“The term GOF didn’t have much to do with virology until the past decade. Then, the ferret influenza studies came along. In trying to advise the federal government on the nature of such research, the US National Science Advisory Board for Biosecurity (NSABB) borrowed the term — and it stuck, says Gigi Gronvall,a biosecurity specialist at the Bloomberg School of Public Health at Johns Hopkins University in Baltimore, Maryland. From that usage, it came to mean any research that improves a pathogen’s abilities to cause disease or spread from host to host.
Virologists do regularly fiddle with viral genes to change them, sometimes enhancing virulence or transmissibility, although usually just in animal or cell-culture models. “People do all of these experiments all the time,” says Juliet Morrison, a virologist at the University of California, Riverside. For example, her lab has made mouse viruses that are more harmful to mice than the originals. If only mice are at risk, should it be deemed GOF? And would it be worrying?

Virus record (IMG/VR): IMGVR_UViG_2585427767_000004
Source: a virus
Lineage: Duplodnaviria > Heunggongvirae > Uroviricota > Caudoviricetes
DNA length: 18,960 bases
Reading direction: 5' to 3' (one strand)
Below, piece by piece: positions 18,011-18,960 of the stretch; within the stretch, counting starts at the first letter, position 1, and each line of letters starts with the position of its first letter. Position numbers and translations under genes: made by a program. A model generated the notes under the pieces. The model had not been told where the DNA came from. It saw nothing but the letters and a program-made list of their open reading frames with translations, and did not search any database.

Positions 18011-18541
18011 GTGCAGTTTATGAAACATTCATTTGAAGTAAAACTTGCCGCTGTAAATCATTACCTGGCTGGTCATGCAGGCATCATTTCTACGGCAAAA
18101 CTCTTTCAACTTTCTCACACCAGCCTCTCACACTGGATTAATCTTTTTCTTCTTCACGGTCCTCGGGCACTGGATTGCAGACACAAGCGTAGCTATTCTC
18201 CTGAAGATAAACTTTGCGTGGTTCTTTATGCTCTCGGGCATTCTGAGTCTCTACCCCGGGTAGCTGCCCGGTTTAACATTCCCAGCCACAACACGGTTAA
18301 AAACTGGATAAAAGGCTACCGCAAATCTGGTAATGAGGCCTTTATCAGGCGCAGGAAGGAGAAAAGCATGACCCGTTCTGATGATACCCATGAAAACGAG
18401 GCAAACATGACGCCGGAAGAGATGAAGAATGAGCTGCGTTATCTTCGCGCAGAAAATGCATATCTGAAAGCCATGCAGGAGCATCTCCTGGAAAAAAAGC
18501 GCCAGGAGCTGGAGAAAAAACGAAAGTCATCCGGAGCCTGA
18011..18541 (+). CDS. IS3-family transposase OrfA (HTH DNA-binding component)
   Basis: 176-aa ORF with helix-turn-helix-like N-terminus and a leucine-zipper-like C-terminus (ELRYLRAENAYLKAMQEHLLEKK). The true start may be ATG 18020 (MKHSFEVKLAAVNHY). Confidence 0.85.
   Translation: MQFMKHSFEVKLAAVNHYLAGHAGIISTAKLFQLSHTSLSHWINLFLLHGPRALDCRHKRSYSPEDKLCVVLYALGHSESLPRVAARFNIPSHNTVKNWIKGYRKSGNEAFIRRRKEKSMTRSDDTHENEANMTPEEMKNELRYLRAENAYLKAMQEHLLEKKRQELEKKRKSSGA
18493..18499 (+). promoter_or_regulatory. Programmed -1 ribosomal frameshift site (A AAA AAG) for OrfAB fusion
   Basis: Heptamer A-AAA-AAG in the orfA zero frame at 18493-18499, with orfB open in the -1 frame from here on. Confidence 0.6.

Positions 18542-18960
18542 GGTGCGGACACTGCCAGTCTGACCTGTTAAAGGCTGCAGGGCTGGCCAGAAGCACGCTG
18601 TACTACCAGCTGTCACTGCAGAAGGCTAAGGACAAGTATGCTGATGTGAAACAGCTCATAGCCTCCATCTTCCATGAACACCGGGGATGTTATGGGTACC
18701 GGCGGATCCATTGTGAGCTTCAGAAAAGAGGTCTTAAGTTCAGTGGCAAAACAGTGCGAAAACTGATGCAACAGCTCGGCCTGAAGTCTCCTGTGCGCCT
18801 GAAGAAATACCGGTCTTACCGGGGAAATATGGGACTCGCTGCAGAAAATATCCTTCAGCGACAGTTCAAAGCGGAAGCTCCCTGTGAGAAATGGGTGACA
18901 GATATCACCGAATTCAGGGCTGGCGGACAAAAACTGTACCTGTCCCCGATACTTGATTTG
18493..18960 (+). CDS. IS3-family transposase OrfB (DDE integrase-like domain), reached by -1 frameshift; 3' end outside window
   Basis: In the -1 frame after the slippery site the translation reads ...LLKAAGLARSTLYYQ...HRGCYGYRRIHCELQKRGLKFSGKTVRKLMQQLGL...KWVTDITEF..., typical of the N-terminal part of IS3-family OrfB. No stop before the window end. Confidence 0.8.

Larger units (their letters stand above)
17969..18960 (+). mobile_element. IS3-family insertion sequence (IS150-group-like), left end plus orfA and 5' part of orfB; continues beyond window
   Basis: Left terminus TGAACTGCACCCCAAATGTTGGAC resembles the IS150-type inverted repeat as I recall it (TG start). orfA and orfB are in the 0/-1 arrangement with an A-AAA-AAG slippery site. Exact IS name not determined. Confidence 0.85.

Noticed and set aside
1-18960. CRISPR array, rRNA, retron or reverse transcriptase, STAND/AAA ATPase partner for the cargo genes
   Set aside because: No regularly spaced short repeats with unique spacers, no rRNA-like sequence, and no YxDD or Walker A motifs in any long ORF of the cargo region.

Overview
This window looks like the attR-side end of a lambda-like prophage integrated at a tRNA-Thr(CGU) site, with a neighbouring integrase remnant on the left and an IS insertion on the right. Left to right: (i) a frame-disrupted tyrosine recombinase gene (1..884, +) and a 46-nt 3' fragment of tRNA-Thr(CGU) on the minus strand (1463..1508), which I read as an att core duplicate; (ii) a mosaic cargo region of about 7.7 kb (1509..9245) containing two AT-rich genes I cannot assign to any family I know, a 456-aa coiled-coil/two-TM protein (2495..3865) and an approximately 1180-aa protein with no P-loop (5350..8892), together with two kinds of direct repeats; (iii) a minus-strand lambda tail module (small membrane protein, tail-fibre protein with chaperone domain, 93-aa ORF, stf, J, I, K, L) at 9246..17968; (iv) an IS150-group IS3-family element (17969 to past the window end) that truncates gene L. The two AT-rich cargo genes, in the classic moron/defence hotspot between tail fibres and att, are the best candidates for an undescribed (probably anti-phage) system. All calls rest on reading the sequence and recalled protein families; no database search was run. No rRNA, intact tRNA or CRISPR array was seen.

The answer is generally no. Morrison’s experiments, and many others like them, pose little threat to humans. GOF research starts to ring alarm bells when it involves dangerous human pathogens, such as those on the US government’s ‘select agents’ list, which includes Ebola virus and the bacteria responsible for anthrax and botulism. Other major concerns are ‘pathogens of pandemic potential’ (PPP) such as influenza viruses and coronaviruses. “For the most part, we’re worried about respiratory viruses because those are the ones that transmit the best,” says Michael Imperiale, a virologist at the University of Michigan Medical School. GOF studies with those viruses are “a really tiny part” of virology, he adds.”